Rules I dont like

Jazz

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thebigbad said:
Well, anyone who knows me knows I hate C8.9 Ammo depletion. No matter how anyone has ever tried to explain it to me, it still just seems like you get a free shot if you miss the first time. :rolleyes:

But I have learned to accept it, because it's in the book.
If you look at the TK numbers for Russian 76L APCR, the extra chance to roll TH is about the only good thing the special ammo gives you.
 

jwert02

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Double Fun

alanp said:
Just the other day I tried to use APCR vs. a T-34. Depletion # was 5, I rolled a 6; OK, no shot: try the AP. Next DR is a 3. Now, as you can see, if I'd skipped the APCR try there'd be one dead tank. As it was, the next DR -the TK - was a 9 or something. I used to like the 'freebie' shot; am beginning to hate it. . .
thebigbad said:
Well, anyone who knows me knows I hate C8.9 Ammo depletion. No matter how anyone has ever tried to explain it to me, it still just seems like you get a free shot if you miss the first time. :rolleyes:

But I have learned to accept it, because it's in the book.
You know its not often I get two buddies for the price of one. My good buddy Roy absolutely hates this rule in every game we play and Alan now dislikes it against my T-34's. Hmm perhaps its me...
 

Pfc TAZ

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Robert Wolkey said:
It's not ASL if you don't use the rules.
Hi Rob,

While I disagree with making house rules...when one rule, and only one, applied at random, really annoys both players there is no problem forgetting about it.

We are there to have FUN. Not please the ASL gods.

And we'll continue to do it until the Pope of ASL excommunicates us.:devious:

Robert Wolkey said:
The ROF rules feels perfect to me. The bigger MGs should have a higher ROF, because they have a larger punch and are the much bigger threat. Changing the ROF of a HMG to a 1 completely weakens it and doesn't make it much of a threat when you are attacking a position.
That's why they have a high FP. We're talking Rate of Fire. They have 6-8 FP factors because they have more punch. It's seems to be a pattern in the game that the higher caliber a gun is, the lower the ROF. They all still have high FP. You just can't shoot them as much.

I bought this game in 1986(?) and these two things bothered me during my first "Fighting Withdrawl". They STILL bother me!:D

Randomness is part of the game, and I enjoy that. I am not looking for a straight simulation, I want fun, fair, exciting gameplay. But, randomness applied to the wrong situations makes for rules I don't like. The subject of the thread.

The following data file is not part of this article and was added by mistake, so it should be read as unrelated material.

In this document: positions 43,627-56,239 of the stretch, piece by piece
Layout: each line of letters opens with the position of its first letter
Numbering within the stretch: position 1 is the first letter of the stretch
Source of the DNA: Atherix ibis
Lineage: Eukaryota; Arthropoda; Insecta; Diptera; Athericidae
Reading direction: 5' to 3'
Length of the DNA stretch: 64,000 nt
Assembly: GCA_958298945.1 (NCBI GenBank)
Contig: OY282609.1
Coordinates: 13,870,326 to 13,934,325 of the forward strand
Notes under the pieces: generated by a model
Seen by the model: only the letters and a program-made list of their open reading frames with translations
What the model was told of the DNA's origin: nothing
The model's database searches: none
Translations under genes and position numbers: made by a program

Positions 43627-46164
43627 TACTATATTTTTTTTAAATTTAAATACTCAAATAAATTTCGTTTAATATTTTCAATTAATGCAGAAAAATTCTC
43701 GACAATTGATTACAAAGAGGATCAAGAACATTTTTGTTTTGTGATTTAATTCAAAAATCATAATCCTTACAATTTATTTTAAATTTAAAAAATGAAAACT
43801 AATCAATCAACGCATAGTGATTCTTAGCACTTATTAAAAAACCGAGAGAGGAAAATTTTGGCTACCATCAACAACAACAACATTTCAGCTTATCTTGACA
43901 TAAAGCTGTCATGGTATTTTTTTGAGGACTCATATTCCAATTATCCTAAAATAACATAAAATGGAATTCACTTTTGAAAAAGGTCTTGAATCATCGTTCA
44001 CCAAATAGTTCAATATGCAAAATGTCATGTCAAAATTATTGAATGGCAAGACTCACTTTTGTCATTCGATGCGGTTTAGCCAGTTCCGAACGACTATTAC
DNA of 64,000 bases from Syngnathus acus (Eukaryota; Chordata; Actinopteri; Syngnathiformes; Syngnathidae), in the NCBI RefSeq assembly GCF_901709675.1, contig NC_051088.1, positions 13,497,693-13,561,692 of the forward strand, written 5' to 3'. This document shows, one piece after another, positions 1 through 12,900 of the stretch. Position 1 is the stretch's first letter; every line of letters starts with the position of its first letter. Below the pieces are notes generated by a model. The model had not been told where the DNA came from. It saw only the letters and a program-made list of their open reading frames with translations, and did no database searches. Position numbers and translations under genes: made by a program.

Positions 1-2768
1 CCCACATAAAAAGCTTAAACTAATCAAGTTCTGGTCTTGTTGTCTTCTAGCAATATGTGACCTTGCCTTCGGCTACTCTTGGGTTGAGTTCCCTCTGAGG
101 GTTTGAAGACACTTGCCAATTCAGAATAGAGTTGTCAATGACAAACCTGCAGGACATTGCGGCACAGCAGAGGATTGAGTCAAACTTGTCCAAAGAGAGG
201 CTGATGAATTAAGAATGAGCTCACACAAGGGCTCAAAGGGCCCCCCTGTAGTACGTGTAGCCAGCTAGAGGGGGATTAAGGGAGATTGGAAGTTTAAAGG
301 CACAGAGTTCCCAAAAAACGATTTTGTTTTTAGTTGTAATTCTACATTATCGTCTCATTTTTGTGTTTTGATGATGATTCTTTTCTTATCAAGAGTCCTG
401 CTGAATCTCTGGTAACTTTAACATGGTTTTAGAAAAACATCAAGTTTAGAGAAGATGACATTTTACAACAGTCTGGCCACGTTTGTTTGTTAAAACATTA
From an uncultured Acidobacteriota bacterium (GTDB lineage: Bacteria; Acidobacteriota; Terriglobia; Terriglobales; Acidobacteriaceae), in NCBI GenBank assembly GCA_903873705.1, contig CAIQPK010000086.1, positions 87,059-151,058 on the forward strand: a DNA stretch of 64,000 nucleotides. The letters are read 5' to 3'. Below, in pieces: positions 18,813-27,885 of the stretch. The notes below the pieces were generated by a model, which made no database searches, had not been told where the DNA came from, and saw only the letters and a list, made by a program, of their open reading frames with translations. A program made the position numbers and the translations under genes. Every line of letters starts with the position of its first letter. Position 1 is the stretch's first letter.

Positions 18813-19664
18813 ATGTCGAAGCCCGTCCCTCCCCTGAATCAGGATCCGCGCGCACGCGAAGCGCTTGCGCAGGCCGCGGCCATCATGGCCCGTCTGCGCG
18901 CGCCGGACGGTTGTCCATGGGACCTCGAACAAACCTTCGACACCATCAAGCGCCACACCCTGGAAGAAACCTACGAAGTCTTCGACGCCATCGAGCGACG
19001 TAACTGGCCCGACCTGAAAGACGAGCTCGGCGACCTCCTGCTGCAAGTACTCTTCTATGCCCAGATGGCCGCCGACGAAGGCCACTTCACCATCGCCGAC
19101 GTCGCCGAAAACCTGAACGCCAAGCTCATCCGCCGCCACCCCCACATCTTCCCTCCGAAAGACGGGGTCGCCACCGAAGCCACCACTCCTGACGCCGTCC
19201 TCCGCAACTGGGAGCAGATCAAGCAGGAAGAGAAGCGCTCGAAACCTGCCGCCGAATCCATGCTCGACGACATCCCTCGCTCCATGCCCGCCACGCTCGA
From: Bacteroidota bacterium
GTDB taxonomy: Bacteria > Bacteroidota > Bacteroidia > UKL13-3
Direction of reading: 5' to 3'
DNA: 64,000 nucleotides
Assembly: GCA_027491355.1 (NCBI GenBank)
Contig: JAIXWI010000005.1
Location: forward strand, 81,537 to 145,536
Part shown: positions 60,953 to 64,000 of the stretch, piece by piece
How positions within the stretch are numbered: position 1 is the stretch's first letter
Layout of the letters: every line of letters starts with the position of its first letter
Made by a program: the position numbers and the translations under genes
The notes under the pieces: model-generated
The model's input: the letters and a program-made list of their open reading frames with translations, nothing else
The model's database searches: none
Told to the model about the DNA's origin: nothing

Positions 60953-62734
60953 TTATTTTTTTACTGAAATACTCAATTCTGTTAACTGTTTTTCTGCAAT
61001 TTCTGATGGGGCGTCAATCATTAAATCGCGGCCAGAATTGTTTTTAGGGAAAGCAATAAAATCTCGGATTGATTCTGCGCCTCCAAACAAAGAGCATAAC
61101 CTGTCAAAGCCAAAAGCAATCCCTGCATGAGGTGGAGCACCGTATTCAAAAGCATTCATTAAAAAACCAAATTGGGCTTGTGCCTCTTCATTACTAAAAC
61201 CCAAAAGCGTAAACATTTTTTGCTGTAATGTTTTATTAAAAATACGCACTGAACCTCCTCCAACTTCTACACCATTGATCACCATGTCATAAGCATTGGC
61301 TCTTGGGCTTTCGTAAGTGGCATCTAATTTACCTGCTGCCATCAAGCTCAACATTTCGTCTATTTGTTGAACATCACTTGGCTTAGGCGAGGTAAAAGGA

Tim
 
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Countertroll

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Rules I dislike

Night:
An illuminated unit can not shoot into an adjacent hex if it is not also illuminated.
I know it is just a game, but this rule bothers me the most. It is called probing fire and should be allowed. It would be area fire and should also have some hindrance modifier due to the lighting.
 

Brian W

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LATW HEAT is too powerful. Maybe if the dud number were 7 instead of 12 . . .
 

MrP

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Indestrucable walls - hey, I can rubble a building but the brick wall outside stands firm. Never liked that one.
Slopes are a pain in the bum too.

Doesn't stop me from playing them, but they jar a bit....

JMHO.

Ian
 

Sgt. Przybylo

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Let me take a stab at Snipers, Ammo Dep, and ROF, and let me qualify my statement by saying that I don't expect to change anyone's mind here, this is just my 2c.

Snipers: Always an unknown on the battlefield, and one that is not under the control of the battlefield commander of either side. A sniper is trained to wait for the best opportunity, the best chance to disrupt the enemy. In many cases, going for the kill is not the best opportunity. Kill a man, and his squad will mark him for graves registration, wound him severely enough, and they have to carry him. Not to mention the psych effect of an unseen bullet. I think ASL captures this x-factor fairly well. But then on this I am biased.